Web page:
Odom and her wife, Jennifer Tipton, told the Knoxville News Sentinel that the worst thing about the encounter was the fact that the employee told them that Dollywood was a ‘family park’.

“We were with our family!” Odom explained but shared she chose to turn the shirt inside-out anyway to avoid making a scene in front of her children.

She figured that she would address the situation more tactfully outside of the park setting at a later time.

A spokesperson for the park, Pete Owens, addressed the controversy by reaffirming Dollywood’s goal of being a place that is warm and inviting to people and families of all kinds. 

“If you walk around the park, you’ll see that it’s ethnically and socially diverse…. We’ve been very inclusive of everyone and I’m proud of that record.”  Owens concluded.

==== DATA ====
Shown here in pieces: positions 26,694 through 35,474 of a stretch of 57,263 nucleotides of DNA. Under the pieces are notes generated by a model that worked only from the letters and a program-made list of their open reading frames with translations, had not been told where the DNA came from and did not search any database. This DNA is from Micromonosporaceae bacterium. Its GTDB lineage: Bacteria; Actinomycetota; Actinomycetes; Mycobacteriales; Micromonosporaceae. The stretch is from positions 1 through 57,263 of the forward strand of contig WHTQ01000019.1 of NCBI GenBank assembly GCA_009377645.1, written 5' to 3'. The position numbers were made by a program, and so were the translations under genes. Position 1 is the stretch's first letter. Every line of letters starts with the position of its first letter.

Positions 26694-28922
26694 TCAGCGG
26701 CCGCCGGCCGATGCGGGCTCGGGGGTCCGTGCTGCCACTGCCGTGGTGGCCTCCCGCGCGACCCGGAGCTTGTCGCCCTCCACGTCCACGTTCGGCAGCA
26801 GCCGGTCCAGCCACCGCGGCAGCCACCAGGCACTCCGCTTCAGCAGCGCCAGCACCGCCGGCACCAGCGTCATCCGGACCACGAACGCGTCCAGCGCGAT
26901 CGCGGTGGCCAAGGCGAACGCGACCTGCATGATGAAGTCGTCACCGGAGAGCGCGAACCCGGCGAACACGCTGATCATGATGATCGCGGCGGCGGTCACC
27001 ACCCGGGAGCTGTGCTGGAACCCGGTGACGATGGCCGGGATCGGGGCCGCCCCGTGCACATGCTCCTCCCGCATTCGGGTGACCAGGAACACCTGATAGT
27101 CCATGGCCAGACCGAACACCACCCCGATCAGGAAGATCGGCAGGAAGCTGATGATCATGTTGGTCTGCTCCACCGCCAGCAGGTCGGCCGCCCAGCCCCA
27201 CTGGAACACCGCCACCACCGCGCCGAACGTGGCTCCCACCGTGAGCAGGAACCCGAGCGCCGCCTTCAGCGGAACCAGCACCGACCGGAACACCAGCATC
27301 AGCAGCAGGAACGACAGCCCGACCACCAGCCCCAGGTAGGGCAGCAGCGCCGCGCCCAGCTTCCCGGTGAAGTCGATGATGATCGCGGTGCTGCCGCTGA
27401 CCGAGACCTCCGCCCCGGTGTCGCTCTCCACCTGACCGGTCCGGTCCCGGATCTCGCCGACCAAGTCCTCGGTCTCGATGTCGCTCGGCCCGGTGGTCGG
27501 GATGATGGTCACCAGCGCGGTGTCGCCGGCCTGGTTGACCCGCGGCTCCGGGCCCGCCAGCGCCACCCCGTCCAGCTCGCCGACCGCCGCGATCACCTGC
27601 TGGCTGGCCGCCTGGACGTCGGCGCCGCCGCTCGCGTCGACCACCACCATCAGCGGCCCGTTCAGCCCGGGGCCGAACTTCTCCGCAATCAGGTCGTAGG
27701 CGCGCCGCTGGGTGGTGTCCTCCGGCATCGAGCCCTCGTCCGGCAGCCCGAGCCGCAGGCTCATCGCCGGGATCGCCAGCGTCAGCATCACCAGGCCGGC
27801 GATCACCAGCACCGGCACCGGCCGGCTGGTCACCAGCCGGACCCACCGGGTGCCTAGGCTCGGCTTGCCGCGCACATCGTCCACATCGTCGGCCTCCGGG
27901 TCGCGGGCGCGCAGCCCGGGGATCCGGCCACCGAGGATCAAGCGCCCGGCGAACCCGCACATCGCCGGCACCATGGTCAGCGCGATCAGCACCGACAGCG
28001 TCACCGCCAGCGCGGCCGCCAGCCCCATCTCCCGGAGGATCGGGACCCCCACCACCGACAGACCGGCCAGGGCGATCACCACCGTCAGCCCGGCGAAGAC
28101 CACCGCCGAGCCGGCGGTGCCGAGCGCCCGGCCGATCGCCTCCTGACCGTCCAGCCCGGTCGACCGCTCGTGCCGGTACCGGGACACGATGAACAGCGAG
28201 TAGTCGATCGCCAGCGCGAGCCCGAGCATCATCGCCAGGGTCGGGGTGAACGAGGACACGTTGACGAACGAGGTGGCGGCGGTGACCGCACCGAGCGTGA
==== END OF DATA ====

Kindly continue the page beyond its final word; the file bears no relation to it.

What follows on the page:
Safety Concerns And Red Flags

For many years, Dollywood had a pretty decent track record when it came to maintaining guests safety. Unfortunately, large crowds of people coupled with massive moving mechanical equipment means that accidents are inevitable. The trick is keeping those mishaps to a minimum.

In 2013, Tedi and Derryl Brown were visiting the park when they endured one of the most traumatizing experiences of their lives while riding the park’s Waltzing Swinger ride. According to a TMZ, the park completely ignored the fact that heavy rain had resulted in slippery conditions that ultimately led to Tedi slipping out of her seat.

Allegedly, she hung on for dear life as long as she could before losing her grip and falling head first into the concrete ground 10 feet below her. She sustained serious injuries including several fractured bones and permanent brain damage.